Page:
Joydeb , the tour guide,turned out to be a simple and helpful chap with a vast knowledge about Bakkhali,Frasergunj , Henry’s Island and the Sundarbans in general. Coming from the core Sundarbans area, and having relocated to Bakkhali after working outside for many years, he prided himself in the thoroughness of his knowledge and his dedication, which was very apparent in his way of working.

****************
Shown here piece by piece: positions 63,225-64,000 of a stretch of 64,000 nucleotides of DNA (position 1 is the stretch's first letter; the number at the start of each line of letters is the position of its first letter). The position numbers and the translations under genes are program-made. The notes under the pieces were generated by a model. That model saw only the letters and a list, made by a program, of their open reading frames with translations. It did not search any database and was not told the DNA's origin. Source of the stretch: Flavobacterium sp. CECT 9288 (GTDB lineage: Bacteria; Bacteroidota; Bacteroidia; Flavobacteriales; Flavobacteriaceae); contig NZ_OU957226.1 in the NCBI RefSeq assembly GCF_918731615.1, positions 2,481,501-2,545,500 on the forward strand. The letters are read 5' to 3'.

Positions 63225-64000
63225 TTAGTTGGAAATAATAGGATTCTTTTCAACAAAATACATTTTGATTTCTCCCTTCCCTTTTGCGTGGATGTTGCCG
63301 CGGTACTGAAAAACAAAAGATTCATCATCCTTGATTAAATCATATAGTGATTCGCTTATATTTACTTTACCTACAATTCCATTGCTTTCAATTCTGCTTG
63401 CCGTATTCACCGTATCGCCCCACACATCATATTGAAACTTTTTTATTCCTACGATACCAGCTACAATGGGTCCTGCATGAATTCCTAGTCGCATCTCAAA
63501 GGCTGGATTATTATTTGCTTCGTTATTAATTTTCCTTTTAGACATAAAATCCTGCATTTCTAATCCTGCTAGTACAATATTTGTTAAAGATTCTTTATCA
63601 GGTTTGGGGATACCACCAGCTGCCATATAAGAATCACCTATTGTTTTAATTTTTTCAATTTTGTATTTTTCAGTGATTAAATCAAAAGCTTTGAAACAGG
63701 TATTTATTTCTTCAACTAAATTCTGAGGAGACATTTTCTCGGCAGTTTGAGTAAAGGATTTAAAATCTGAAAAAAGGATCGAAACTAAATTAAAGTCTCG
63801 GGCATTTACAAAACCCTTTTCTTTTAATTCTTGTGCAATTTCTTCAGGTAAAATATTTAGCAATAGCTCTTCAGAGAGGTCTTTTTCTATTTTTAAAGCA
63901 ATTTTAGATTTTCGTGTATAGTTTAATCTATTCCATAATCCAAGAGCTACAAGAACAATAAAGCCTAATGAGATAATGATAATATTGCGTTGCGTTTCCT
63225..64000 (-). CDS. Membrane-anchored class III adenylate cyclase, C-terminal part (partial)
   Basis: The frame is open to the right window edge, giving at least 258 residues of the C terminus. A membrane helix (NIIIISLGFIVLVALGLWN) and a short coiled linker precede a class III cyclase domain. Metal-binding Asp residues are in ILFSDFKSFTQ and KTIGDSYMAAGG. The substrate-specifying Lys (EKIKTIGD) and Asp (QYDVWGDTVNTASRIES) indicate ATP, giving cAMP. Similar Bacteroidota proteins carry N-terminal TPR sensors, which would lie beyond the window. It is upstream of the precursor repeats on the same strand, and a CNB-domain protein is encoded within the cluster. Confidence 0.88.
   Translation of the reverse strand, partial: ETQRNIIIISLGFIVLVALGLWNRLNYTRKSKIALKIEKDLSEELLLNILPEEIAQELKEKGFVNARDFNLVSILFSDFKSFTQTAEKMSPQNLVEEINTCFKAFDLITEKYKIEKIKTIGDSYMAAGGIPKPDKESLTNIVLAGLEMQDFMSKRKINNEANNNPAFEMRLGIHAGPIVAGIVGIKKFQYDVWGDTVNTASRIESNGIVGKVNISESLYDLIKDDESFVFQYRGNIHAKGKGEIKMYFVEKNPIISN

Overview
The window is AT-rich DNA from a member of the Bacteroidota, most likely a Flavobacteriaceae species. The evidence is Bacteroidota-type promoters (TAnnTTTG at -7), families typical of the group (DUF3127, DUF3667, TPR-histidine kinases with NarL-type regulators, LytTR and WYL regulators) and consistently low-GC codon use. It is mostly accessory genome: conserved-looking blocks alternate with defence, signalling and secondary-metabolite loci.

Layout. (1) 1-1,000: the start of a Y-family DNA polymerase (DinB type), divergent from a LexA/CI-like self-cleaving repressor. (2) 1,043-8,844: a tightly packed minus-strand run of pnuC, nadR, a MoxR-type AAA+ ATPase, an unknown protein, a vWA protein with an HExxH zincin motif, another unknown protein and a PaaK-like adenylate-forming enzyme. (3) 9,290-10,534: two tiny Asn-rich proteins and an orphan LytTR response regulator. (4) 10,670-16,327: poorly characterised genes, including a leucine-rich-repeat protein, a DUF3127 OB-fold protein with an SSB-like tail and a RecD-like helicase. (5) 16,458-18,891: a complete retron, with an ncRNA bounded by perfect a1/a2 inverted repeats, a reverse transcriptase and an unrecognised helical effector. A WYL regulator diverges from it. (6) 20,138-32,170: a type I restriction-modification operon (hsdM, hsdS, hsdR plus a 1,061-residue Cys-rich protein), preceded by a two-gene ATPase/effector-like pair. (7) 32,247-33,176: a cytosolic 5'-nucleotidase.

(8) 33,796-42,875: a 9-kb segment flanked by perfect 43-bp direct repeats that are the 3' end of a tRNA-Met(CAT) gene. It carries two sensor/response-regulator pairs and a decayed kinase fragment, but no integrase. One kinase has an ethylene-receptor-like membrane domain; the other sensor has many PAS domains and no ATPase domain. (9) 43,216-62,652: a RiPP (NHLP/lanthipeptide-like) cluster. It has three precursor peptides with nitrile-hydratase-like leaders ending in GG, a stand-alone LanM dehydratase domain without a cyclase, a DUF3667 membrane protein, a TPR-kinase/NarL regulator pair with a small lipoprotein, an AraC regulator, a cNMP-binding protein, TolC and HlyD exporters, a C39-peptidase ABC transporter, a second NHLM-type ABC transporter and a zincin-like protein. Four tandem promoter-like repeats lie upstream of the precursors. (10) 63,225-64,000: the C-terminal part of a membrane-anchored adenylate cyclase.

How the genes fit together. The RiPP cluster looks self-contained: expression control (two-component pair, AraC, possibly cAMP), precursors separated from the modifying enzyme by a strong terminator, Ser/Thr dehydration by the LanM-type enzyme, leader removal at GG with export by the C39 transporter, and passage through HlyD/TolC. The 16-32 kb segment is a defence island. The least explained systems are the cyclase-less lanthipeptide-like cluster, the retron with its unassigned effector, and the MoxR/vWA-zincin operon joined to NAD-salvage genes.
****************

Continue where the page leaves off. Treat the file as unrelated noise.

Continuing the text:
Through the dense greenery of rural Bakkhali, passing by people’s houses ,ponds and wide green fields, we made our way to Henry’s Island ,which is on the far end of the island,and has a tourist residential complex, operated by the state fisheries department.
Indeed ,Bakkhali’s growth is largely attributable to fishing, as it is for the most of the Sundarbans . You smell fish,see fish and eat fish wherever you go,an average Bengali’s love for the finned delicacy is easily understood when one comes here.